6.6/10
1,215
30 user 9 critic

Tea for Two (1950)

Approved | | Comedy, Musical, Romance | 2 September 1950 (USA)
A socialite with aspirations of a career in show business bets her wealthy uncle $25,000 that she can say "no" to everything for two days straight, hoping winning will help her fulfill her dreams.

Director:

Writers:

(screenplay), (play) | 3 more credits »
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Won 1 Golden Globe. See more awards »
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Cast

Complete credited cast:
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J. Maxwell Bloomhaus
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Beatrice Darcy (as Pat Wymore)
Virginia Gibson ...
Mabel Wiley
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Storyline

In this reworking of "No, No, Nanette," wealthy heiress Nanette Carter bets her uncle $25,000 that she can say "no" to everything for 48 hours. If she wins, she can invest the money in a Broadway show featuring songs written by her beau, and of course, in which she will star. Trouble is, she doesn't realize her uncle's been wiped out by the Stock Market crash. Written by Daniel Bubbeo <dbubbeo@cmp.com>

Plot Summary | Add Synopsis

Taglines:

Warner Bros.' Holiday Wonder Party for Labor Day Weekend Everywhere! See more »


Certificate:

Approved | See all certifications »
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Details

Country:

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Release Date:

2 September 1950 (USA)  »

Also Known As:

Bezaubernde Frau  »

Company Credits

Production Co:

 »
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Technical Specs

Runtime:

Sound Mix:

(RCA Sound System)

Color:

(Technicolor)

Aspect Ratio:

1.37 : 1
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Did You Know?

Trivia

On the DVD release and Turner Classic Movies showings, beneath the credit "Screen Play by Harry Clork" the credit for the play "No, No, Nanette" and its writers as source material is obscured by a reddish-brown smudge. Furthermore, lyricist Irving Caesar was omitted. See more »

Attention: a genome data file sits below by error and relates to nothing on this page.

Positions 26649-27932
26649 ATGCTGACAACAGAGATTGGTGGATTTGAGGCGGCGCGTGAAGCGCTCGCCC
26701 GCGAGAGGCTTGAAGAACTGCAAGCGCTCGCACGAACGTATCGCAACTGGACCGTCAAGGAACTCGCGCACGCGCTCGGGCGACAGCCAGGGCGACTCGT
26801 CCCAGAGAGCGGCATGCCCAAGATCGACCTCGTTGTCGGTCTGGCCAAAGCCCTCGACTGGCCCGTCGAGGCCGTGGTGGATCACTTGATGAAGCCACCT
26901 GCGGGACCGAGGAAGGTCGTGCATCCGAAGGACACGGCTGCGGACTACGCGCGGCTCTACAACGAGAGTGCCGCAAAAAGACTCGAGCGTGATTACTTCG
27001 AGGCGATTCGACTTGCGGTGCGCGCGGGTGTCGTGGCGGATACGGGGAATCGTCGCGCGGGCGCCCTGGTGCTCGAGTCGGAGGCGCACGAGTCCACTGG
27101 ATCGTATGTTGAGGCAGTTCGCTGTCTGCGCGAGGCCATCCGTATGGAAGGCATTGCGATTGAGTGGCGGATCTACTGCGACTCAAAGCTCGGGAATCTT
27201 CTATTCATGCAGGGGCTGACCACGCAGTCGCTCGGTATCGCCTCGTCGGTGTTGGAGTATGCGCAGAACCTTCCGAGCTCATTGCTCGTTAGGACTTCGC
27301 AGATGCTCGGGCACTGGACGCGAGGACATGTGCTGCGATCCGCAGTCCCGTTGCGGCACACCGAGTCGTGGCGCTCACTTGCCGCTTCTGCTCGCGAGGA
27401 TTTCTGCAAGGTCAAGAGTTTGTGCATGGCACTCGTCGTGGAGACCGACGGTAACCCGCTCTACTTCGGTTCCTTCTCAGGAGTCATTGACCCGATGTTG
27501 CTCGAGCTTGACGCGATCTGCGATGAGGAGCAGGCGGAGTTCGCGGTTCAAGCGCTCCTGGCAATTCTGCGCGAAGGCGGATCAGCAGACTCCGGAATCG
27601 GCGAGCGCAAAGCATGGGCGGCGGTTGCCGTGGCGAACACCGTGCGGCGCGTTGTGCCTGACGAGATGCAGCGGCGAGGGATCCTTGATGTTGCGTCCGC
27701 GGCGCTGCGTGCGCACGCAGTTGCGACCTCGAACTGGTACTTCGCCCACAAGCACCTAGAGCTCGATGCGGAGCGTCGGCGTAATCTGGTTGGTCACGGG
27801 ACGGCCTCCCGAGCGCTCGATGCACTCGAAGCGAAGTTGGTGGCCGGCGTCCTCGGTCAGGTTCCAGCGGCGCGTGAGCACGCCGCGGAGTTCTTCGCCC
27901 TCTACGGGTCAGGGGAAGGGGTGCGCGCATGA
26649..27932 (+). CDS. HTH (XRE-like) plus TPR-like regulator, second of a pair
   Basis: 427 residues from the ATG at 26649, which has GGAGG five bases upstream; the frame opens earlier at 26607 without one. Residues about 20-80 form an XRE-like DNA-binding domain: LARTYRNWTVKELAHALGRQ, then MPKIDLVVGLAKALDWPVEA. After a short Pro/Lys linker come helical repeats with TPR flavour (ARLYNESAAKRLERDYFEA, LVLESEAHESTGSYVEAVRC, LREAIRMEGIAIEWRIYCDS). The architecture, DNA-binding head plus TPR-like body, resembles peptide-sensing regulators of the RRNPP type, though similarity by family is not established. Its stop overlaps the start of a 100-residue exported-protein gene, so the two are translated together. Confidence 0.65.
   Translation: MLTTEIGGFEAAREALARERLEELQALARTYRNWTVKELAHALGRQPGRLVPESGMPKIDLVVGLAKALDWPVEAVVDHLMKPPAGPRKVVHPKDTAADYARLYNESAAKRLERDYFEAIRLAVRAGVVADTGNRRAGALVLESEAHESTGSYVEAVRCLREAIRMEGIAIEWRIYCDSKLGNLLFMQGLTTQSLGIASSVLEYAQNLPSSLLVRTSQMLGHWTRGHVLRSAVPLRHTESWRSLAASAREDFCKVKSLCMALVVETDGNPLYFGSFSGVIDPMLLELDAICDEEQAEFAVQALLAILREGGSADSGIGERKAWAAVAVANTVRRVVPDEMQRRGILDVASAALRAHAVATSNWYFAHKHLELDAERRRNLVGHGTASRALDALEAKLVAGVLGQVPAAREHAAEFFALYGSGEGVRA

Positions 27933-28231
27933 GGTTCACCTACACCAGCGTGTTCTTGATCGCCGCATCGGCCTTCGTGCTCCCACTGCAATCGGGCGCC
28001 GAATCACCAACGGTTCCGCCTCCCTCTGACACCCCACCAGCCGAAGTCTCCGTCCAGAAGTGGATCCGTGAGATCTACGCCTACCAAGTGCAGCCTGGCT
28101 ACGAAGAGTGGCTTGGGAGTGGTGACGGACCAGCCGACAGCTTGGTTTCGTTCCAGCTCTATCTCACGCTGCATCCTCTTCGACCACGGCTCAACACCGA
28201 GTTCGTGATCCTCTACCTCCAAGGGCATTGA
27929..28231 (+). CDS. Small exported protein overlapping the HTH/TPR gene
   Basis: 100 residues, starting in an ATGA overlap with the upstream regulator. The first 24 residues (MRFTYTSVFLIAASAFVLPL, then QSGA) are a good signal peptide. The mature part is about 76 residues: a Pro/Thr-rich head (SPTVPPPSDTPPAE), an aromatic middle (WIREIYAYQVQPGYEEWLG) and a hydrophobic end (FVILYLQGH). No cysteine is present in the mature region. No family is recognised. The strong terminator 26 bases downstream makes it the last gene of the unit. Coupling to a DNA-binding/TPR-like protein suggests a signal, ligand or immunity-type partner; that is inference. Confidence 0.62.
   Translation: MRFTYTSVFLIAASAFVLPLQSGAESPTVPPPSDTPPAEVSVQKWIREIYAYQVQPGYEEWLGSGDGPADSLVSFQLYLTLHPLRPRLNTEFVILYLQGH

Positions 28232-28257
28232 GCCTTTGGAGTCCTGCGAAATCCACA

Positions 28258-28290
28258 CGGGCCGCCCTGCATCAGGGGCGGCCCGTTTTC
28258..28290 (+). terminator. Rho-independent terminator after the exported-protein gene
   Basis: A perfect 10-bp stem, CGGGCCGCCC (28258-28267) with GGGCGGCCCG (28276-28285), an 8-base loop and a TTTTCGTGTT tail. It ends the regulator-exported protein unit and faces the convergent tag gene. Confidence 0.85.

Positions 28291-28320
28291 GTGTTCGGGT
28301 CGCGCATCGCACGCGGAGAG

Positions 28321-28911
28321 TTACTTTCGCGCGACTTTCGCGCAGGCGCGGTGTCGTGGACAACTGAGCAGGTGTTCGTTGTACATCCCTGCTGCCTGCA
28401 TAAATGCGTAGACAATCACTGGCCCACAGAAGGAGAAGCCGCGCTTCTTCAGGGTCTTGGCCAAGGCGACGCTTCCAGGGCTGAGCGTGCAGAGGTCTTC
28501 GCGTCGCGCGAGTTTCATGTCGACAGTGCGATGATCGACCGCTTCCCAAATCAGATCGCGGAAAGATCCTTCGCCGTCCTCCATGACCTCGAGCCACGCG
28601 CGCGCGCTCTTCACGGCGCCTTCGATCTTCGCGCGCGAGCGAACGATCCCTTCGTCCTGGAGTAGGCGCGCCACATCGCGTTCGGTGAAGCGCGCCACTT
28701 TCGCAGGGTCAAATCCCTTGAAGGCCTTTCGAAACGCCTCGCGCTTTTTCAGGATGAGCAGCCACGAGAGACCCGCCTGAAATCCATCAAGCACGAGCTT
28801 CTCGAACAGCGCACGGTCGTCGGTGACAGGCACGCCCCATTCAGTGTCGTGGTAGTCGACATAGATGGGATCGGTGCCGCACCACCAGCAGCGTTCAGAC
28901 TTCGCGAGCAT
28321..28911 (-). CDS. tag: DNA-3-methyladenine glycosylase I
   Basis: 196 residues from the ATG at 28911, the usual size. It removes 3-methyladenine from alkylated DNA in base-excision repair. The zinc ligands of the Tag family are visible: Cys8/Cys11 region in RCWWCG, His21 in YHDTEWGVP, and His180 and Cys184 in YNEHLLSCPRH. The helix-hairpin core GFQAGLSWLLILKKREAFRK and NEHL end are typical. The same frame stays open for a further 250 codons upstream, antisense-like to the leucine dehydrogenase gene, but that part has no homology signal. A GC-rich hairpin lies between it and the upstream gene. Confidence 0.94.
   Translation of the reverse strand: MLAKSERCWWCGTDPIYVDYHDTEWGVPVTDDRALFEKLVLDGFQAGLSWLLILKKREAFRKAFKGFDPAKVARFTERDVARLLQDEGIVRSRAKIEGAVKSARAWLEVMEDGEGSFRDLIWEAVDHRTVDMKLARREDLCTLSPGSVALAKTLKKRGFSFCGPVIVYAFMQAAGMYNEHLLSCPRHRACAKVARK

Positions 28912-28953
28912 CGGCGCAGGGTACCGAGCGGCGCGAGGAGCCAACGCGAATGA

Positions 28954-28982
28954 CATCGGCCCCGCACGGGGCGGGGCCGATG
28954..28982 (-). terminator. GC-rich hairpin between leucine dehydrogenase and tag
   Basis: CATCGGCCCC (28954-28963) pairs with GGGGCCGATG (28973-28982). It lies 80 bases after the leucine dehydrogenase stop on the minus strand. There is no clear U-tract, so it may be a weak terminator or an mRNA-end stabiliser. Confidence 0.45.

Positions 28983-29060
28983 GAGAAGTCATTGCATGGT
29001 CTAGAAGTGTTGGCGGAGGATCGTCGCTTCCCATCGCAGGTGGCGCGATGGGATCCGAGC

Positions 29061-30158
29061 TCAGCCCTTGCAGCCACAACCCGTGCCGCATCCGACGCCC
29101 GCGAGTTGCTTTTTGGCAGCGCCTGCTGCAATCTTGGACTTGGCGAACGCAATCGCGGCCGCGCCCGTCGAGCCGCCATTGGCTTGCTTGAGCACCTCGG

Goofs

Story takes place in weeks immediately following 1929 stock market crash (which occurred in late October), yet guests at East Coast estate where story is set have a pool party and wear summer clothes. See more »

Quotes

Nanette Carter: What do you want?
Pauline Hastings: Anything you might have left over.
See more »

Crazy Credits

The writing credit card originally read: Screen Play by Harry Clork, and the smudged out credit read: Suggested by the play "No, No, Nanette," by Frank Mandel, Otto Harbach, Vincent Youmans and Emil Nyitray.

Notably missing is the name of lyricist Irving Caesar, who was a co-lyricist of the original Broadway score of "No, No, Nanette." Yet receiving credit are Frank Mandel and Emil Nyitray, who actually wrote the play "My Lady Friends," on which the libretto of "Nanette" was based.

Apparently, there was a subsequent dispute involving these credits, the details of which remain obscure, but as part of the settlement of the matter, Warners agreed to blur the source credits on all future prints of the film (which now includes video, DVD, Blu-ray and cable TV versions). See more »

Connections

Version of No, No, Nanette (1940) See more »

Soundtracks

I Know That You Know
Lyrics by Anne Caldwell
Music by Vincent Youmans
Sung by Doris Day and Gene Nelson
See more »

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User Reviews

Simply Spectacular!
25 October 1998 | by (Newport, RI) – See all my reviews

Doris Day at her best! This film made me a fan. I love you Doris...and hope you are blessed knowing you've lifted my spirits many times. The color is out of this world in this bright cheerful film too.


9 of 11 people found this review helpful.  Was this review helpful to you?

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